by Diana Nelson Jones/Jan 29
Duquesne Light's not talking, but some Deutschtown residents say they are bracing for the utility's decision to put a controversial cooling station into a garage behind two properties it is negotiating to buy on Cedar Avenue - 726 and 728.
DL last year proposed to build a 9-by-28-foot cooling station smack-dab on the Foreland Street entrance to Allegheny Commons Park, and residents from a dozen North Side neighborhoods let ‘er rip at a community meeting last fall. The staff responsible for authentically restoring the Victorian park also made it known that a big metal box would just not do.
Councilman Darlene Harris and other city representatives said they would not give their blessing to a humming rectangle in the historic park, and so DL looked for a solution across the street.
Their spokesmen have claimed the station must be within about 100 feet of where lines that stretch from Lawrenceville to Brunot's Island come together. The junction apparatus is currently buried about where DL wanted to put the box. In past discussions, DL spokesmen nixed the idea of reburying the station after upgrading it. Residents insist that if an extention of the T can be built underwater then a cooling station can be updated, ungraded and reburied safely under the park.
That solution might cost DL more than they want to spend. Walkabout tried to pin down some details and got only this: "We have no comment at this time," from Joseph Vallarian, a DL spokesman.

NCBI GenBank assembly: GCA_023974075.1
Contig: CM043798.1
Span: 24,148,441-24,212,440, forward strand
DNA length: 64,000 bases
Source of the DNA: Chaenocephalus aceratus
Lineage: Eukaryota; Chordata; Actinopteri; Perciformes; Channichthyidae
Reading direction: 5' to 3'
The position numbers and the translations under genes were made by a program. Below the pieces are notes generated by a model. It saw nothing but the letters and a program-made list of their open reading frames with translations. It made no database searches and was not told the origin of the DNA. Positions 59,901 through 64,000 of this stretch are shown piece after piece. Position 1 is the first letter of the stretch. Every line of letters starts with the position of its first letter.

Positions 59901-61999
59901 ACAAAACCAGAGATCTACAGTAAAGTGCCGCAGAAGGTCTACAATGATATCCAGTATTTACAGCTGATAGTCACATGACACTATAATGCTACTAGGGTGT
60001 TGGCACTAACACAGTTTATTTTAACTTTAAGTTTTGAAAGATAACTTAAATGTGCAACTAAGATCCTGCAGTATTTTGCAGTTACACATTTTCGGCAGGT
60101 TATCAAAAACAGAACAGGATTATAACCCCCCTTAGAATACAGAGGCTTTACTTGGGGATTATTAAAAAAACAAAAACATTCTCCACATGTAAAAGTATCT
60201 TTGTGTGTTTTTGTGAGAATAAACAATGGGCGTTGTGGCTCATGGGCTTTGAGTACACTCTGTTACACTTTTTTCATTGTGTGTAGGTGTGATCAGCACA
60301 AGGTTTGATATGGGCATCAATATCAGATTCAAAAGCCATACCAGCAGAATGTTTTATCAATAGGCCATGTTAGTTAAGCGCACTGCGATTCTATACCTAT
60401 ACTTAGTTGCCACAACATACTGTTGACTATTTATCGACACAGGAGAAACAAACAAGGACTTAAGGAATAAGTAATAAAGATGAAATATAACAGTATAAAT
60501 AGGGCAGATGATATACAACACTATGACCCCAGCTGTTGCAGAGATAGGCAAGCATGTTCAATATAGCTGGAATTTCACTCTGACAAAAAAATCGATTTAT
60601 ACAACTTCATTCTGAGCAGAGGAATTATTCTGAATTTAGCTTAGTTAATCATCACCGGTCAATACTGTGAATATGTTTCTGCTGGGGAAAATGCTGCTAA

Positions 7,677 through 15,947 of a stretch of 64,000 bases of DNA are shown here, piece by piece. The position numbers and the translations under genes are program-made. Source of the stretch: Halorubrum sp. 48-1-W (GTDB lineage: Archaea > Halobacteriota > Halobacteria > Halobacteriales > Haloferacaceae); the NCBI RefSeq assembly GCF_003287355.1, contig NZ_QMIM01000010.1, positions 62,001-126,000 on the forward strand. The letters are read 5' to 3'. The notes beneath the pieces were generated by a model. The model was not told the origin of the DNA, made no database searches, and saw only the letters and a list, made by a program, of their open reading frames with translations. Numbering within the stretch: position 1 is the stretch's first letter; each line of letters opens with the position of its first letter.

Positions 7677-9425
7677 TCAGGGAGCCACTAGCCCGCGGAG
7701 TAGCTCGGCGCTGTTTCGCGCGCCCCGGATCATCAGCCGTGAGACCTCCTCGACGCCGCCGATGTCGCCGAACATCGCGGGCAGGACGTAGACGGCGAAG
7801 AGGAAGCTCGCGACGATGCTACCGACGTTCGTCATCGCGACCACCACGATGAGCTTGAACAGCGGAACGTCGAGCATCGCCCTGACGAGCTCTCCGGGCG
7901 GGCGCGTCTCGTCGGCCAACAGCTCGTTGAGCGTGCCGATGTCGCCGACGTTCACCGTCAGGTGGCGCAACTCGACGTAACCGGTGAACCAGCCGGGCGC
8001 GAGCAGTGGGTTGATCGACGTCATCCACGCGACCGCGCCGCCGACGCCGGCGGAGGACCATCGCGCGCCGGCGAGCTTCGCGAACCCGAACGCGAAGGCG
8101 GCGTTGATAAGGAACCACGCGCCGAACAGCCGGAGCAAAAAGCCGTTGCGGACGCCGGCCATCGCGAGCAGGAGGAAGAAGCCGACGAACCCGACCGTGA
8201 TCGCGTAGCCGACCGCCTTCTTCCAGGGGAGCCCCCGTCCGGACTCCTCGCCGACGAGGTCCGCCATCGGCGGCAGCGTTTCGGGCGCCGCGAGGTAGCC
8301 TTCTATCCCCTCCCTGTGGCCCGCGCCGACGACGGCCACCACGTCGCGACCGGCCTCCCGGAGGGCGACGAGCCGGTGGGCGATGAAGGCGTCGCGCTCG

But let's go with the too-expensive scenario for the sake of Joe Ferrara, who has been upgrading two properties at Cedar and Foreland - across from the potentially humming garage - and has complied with all the rules of an historic district.
"I didn't want to spend $30,000 on windows, either, but I had to," he said. "We had to spend tens of thousands of dollars to comply with codes and regulations," he said. "Duquesne Light has to respect the integrity of the neighborhood, too."
Jeff Cieply lives across from the garage and said he is worried about potential noise and potential harm to his home's value.
When people say "no comment," you really have to resist filling in the blanks. We understand that Joseph is under a zip-your-lip directive, but in that void, people talk about things that remain to be known as if they already know them, which opens the door to hype and hysteria.
The box might not hum as loudly as one resident said he heard it would - the equivalent of an air conditioner for a five-story building. Are we talking a brawny five-story building or a sliver of one? Maybe the box isn't going to be as big as earlier proposed... maybe the garage would be so well-insulated that even a cat wouldn't hear it hum.
This might be a case of "be careful what you don't want or you may surely get something worse." This could be a dandy solution that residents' opposition might totally screw up, throwing the park back into play, but we don't know....
....yet. Walkabout is trying to find out what it is DL doesn't want you to know yet. Stay posted.
by Diana Nelson Jones/Jan 29